By Steve Hynes
Roger Mifsud has shorn some difficult sheep in his time. But the gun Woorndoo shearer probably never expected an assignment like the one he landed through his work as a part-time trainer with Hamilton-based company Shearer Woolhandler Training. Earlier this year he was sent to Mongolia to train camel herders in more efficient ways to shear their animals.
How this assignment came about is a story in itself, but the upshot was that Mr Mifsud found himself spending a month in the Gobi Desert looking at how the locals go about shearing their herds of camels, which typically number up to about 200. If you didn’t know that camels were shorn you’re probably not alone – but think alpacas. They are from the same family and these two-hump camels produce a similar fleece. “A two-year-old camel produces fleece like cashmere” said Amar Batkhuu, who was at Penshurst this week as interpreter for two Mongolian herders undertaking training in sheep shearing.
What Mr Mifsud found in Mongolia was shearing as he had never seen it before – the herders used ordinary domestic scissors to remove the fleece, taking about one-and-a-half hours per animal. A camel is clearly a lot larger and stronger than any sheep, so shearing one requires a very different technique.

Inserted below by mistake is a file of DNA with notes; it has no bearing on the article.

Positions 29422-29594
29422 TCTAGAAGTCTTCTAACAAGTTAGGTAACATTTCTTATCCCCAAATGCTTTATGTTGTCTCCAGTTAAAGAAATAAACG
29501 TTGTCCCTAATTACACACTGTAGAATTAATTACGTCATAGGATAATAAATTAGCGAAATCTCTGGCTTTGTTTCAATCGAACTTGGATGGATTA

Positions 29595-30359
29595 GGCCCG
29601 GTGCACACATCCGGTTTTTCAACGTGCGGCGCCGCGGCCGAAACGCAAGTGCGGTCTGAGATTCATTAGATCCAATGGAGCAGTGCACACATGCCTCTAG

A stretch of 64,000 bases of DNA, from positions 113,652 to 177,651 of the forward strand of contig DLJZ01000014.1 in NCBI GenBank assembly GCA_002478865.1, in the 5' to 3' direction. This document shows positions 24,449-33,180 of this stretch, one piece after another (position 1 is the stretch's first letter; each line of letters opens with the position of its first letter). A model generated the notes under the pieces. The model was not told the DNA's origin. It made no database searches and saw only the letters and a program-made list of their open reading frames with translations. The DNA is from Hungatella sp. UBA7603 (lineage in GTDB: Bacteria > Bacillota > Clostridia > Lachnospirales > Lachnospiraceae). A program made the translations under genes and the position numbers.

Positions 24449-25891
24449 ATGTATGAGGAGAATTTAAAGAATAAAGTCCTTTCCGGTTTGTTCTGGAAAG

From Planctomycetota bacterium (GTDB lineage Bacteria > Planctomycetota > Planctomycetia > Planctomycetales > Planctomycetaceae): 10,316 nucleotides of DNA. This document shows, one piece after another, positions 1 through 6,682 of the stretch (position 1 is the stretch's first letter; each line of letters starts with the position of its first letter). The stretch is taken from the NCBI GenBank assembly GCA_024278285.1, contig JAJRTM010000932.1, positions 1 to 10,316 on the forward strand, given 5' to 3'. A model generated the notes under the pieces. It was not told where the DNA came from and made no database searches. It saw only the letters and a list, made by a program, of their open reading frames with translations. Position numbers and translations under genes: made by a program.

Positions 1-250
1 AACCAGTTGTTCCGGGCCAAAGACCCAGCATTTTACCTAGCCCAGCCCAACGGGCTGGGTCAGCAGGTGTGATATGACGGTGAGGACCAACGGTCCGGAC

The Mongolian had developed a technique where the animal’s four legs were tied together to force it to the ground. Mr Mifsud drew on his experience shearing alpacas to pass on an easier and safer method, tying front legs together and back legs together and securing the ropes to stretch the animal out while it is shorn. He also introduced the herders to the electric handpiece, powered by a portable generator, reducing shearing time to about 20 minutes. This week, two herders have joined a shearing class at Penshurst to learn the Australian way of shearing sheep. The herders also own sheep, which they also clip with scissors.
Speaking through the interpreter, herder Khash-Erdene Bayanmunkh said shearing a sheep in their traditional way took about 20 minutes. This week he was getting to grips with the techniques used in Australia. The two herders will take their new skills back to their homeland to pass on the others.
This article was published on The Standard, 16 October 2014 edition